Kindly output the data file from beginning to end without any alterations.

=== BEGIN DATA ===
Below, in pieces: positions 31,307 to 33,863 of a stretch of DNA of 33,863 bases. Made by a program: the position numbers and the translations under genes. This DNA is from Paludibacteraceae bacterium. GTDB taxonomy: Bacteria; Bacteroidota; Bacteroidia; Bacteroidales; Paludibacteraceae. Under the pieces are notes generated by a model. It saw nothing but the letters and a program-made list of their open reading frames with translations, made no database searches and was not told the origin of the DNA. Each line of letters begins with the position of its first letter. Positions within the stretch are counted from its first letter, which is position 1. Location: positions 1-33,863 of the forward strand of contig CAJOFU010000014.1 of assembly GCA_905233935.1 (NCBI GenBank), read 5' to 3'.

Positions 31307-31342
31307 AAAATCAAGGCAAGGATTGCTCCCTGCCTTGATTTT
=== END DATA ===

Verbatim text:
Below, in pieces: positions 31,307 to 33,863 of a stretch of DNA of 33,863 bases. Made by a program: the position numbers and the translations under genes. This DNA is from Paludibacteraceae bacterium. GTDB taxonomy: Bacteria; Bacteroidota; Bacteroidia; Bacteroidales; Paludibacteraceae. Under the pieces are notes generated by a model. It saw nothing but the letters and a program-made list of their open reading frames with translations, made no database searches and was not told the origin of the DNA. Each line of letters begins with the position of its first letter. Positions within the stretch are counted from its first letter, which is position 1. Location: positions 1-33,863 of the forward strand of contig CAJOFU010000014.1 of assembly GCA_905233935.1 (NCBI GenBank), read 5' to 3'.

Positions 31307-31342
31307 AAAATCAAGGCAAGGATTGCTCCCTGCCTTGATTTT